10 September 2018 > 28 September 2018 Kindly invited to the opening of "XI" retrospective exhibition by Uroš Weinberger, on Monday, 10th September, at 8 pm at the Alkatraz Gallery, ACC Metelkova. The exhibition is a part of 25th Anniversary of ACC Metelkova.
additional programme of the 25th Anniversary of ACC Metelkova:
10.9. 4pm - 6pm - Open Studios, Infantry, Garages, Stables buildings. Participating artists: Rok Barborič, Julij Borštnik & Katja Oblak & Goran Medjugorac, Boštjan Drinovec, Borut Korošec, Marko A. Kovačič, Vladimir Leben & Iskra Beličanska & Matej Bizovičar, Miroslav Matek, Jaka Mihelič, Boštjan Novak, Miha Perne, Miran Pešič, Maja Pučl.
10. 9.: 6pm - 8pm - Art Bazaar, in fornt of Menza pri koritu. A chance to buy artworks form artists who have their studios on Metelkova.
10. 9.: 9pm - Stella Ivšek, Video Mapping VJ 5237, in front of Alkatraz Gallery. Video mapping event organised by: SCCA - Ljubljana.
10. 9.: 9.30pm - Uroš Weinberger, XI, Channel Zero Gallery, Infantry building. The exhibition is a part of the retrospective exhibition at the Alkatraz Gallery.
Roman Numeral Eleven XI. is the title of the retrospective exhibition of Uroš Weinberger in the Alkatraz Gallery. The exhibition represents his activity spanning over 11 years within ACC Metelkova (Autonomous Cultural Centre Metelkova), and a selection of works that were being created there during that time. With the purpose of exploring individual processes inside studio work at ACC Metelkova, the Alkatraz Galley has been developing a presentation module of artistic creation of so-called home artists for a few years. Around 30 artists have established their working spaces at ACC Metelkova, and Uroš Weinberger is one of them. The spaces have been seized or acquired through public calls by artists of different generations, who are developing heterogeneous artistic practices. By reviewing the artistic production of this palette of diversity, we wonder whether we can speak of Metelkova art, and if we can, what is it that defines it: Is it the space, which dictates specific working conditions, or could it be an aesthetic category?
For Uroš Weinberger it all began with the acquisition of a studio space in the Garage building through a public call in 2006. The space needed to be completely renovated due to wear and tear and damage of the building, which required a lot of physical work and persistence. His fight for a space meant facing construction knowledge and social skills, which were not foreign to him. In a relatively short period of time, in one of the smallest studio spaces, he constructed and furnished his own corner – ‘the other world’ – which has been enabling him the development and exploration of an individual painting view of reality since 2007.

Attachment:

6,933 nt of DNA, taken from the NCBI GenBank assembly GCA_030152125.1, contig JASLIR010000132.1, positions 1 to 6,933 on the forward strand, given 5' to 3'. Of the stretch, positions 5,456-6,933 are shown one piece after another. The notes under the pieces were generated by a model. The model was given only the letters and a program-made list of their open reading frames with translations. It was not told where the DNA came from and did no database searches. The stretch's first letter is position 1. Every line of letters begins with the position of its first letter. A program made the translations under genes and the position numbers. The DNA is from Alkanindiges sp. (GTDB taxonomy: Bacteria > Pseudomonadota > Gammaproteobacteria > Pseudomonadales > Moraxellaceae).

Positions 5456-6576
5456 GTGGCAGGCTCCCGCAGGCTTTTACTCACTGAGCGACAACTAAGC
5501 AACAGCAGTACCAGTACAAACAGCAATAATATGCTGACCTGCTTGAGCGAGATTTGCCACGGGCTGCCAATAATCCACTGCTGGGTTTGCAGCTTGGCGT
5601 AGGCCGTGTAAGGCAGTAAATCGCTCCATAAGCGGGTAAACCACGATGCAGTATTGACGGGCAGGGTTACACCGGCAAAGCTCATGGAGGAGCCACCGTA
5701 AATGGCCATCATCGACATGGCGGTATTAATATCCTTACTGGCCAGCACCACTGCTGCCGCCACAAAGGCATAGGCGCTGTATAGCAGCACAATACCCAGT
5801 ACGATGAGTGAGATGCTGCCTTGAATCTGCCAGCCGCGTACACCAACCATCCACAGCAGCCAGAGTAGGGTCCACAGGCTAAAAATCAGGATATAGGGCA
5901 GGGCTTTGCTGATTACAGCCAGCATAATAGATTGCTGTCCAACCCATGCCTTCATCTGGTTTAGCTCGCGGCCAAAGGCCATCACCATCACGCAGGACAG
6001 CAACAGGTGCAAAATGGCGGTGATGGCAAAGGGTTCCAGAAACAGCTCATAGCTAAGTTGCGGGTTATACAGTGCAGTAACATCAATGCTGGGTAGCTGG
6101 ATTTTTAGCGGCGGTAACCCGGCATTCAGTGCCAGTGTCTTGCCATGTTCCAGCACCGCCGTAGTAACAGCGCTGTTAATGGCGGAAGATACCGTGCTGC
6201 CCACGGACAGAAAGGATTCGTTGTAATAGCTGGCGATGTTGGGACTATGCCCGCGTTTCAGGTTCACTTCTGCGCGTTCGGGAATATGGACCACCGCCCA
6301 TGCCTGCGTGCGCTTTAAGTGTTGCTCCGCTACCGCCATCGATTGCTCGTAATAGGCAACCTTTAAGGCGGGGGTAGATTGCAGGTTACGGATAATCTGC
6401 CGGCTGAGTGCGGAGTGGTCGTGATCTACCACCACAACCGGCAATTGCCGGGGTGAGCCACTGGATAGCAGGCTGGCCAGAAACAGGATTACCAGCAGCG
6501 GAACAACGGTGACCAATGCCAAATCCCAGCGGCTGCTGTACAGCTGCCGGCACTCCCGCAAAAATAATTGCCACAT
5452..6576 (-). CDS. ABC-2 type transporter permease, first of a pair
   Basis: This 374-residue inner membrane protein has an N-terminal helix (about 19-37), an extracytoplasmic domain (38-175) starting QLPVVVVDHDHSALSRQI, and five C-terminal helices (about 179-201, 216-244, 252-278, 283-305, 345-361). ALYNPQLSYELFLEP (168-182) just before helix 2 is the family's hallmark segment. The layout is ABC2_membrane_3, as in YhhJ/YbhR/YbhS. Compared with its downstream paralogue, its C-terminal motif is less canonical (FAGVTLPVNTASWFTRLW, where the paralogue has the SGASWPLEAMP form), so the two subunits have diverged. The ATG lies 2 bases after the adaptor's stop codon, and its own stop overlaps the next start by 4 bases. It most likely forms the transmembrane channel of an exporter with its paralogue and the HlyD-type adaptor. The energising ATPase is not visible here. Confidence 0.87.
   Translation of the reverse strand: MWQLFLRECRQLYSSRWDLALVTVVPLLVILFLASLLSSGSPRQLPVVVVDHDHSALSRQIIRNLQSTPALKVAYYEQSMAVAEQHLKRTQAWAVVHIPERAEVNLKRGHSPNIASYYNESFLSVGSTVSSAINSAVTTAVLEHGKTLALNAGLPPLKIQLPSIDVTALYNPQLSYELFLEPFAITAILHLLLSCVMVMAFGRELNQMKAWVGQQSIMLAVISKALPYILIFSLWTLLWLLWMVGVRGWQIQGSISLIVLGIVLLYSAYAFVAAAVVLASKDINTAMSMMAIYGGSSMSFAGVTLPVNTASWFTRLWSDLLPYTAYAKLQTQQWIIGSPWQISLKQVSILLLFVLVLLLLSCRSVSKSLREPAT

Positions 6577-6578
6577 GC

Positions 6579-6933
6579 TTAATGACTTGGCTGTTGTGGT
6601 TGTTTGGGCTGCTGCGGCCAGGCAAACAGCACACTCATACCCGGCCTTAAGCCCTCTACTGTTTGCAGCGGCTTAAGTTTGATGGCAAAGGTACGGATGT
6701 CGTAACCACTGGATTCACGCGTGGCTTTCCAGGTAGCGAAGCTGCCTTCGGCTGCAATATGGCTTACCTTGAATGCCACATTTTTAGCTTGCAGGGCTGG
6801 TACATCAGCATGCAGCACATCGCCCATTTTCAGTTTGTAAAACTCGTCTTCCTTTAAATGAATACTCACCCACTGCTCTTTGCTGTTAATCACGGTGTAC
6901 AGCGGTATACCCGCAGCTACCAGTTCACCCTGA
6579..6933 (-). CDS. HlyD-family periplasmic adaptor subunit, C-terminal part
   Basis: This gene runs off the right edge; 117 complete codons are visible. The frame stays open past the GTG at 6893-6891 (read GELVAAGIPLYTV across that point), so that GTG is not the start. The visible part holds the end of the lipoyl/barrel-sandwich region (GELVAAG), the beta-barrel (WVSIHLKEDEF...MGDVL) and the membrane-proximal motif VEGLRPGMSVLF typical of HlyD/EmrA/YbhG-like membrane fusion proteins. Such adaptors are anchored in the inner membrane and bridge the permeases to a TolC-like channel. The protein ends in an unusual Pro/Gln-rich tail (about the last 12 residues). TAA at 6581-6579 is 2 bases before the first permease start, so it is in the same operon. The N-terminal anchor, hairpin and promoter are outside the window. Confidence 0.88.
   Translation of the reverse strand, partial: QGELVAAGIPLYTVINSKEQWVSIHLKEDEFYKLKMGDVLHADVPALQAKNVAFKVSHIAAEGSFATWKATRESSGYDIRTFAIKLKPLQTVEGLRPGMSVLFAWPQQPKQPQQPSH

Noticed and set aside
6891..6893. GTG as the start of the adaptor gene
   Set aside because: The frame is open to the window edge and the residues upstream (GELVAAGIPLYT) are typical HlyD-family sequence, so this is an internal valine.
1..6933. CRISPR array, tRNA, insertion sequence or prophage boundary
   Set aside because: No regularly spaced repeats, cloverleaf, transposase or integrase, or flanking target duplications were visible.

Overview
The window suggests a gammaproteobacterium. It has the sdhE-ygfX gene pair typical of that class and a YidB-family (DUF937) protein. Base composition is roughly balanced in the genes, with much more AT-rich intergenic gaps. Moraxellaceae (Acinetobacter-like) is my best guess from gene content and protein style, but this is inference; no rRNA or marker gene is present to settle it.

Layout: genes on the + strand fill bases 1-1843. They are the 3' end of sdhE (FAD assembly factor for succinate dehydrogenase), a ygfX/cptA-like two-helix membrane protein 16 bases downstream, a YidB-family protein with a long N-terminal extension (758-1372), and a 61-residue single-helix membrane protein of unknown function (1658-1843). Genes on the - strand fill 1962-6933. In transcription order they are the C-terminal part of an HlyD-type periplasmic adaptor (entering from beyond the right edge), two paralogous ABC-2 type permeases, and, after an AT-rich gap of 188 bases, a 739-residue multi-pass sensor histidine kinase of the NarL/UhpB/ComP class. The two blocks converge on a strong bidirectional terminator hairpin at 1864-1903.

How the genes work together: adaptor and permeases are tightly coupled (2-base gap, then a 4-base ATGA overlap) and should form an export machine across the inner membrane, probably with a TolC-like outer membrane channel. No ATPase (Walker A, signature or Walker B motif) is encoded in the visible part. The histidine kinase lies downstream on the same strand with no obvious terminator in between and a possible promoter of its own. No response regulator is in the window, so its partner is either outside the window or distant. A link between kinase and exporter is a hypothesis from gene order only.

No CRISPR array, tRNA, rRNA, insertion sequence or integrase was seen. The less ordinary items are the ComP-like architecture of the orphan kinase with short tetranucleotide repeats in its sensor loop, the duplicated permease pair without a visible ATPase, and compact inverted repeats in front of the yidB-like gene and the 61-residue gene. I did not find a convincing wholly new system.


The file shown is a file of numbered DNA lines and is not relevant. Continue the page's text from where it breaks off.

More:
Uroš Weinberger began his painting path with the exploration of abstract painting, which soon turned into figural art. His paintings are composed stories, which draw on numerous sources; with the principle of collage, they form new associative puzzles of images, building lucid narrative wholes. He is interested in the phenomenon of contemporary media culture, which he reflects in his work; with his painting technique, he mirrors the reality.
His associative foundation, meanwhile, includes images from newspapers, old paintings, posters, the Internet etc. By means of composing or patching these images from the past, present and future, he creates deconstructed ideal of the past as anti-utopian forecast of the future. In eleven years, he created a number of paintings with dystopian projections, which follow painting exploration of historic memory, which is the base for the construction of painting narration. The allegories of the past are basic cornerstones of a futuristic dystopian world, where they reflect the perversions of contemporary society: from social inequality, ecological catastrophes and control to ideological and political manipulations, capitalistic exploitation etc. The paintings are composed of one or a number of figures set in the spaces that remind us of anti-utopian worlds from futuristic imaginary.